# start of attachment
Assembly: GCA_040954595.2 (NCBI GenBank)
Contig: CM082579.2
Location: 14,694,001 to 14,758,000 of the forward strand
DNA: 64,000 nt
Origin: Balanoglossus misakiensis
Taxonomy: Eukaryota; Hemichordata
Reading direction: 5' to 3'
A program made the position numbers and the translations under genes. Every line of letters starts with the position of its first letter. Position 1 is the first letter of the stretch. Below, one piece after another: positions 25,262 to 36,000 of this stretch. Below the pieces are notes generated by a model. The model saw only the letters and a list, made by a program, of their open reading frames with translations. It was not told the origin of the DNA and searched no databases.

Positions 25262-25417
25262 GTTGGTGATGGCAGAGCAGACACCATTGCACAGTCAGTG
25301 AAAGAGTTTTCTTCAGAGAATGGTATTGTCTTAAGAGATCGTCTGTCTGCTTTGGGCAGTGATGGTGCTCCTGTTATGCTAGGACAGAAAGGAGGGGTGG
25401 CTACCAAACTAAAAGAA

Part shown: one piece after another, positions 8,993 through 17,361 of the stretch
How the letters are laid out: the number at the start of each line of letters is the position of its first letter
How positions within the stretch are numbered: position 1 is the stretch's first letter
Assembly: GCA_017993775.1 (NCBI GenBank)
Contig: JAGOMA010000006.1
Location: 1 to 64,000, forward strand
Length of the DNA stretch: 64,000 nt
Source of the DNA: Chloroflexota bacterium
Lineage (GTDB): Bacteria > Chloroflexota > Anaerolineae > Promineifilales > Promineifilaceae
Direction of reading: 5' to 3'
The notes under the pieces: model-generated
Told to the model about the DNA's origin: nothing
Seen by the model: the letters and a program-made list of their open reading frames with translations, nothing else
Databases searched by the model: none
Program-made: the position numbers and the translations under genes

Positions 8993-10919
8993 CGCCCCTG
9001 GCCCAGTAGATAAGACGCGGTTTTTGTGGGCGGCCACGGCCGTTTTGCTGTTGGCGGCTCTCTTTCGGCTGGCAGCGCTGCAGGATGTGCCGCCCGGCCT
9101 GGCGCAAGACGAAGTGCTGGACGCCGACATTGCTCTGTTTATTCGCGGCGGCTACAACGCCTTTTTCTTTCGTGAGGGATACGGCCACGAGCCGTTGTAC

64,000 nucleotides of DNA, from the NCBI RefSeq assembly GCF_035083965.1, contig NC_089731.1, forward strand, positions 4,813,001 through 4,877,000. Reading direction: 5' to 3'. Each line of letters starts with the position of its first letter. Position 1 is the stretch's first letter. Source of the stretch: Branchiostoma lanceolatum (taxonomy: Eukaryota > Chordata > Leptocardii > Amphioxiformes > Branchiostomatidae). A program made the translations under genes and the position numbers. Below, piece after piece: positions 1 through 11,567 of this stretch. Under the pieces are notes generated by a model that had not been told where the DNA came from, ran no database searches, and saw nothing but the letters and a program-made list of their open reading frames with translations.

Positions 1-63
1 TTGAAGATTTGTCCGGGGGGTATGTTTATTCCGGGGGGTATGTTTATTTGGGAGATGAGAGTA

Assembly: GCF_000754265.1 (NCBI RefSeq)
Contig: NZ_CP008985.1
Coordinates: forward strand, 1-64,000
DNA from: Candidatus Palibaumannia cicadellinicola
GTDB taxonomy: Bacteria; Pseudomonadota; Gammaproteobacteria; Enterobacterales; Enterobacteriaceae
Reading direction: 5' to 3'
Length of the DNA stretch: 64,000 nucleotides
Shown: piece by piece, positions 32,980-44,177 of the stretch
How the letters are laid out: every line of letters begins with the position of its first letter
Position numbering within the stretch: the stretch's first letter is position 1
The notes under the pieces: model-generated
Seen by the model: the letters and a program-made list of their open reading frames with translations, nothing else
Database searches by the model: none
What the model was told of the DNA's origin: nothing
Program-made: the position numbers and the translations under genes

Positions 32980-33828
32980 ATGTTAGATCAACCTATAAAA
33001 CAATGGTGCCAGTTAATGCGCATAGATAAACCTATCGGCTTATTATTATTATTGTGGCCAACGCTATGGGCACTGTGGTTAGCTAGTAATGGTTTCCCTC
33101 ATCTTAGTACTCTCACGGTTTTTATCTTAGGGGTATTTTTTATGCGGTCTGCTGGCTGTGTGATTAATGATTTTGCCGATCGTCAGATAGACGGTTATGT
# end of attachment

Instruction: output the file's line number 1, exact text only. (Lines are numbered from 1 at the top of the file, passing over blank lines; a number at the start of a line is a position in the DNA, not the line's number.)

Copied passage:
Assembly: GCA_040954595.2 (NCBI GenBank)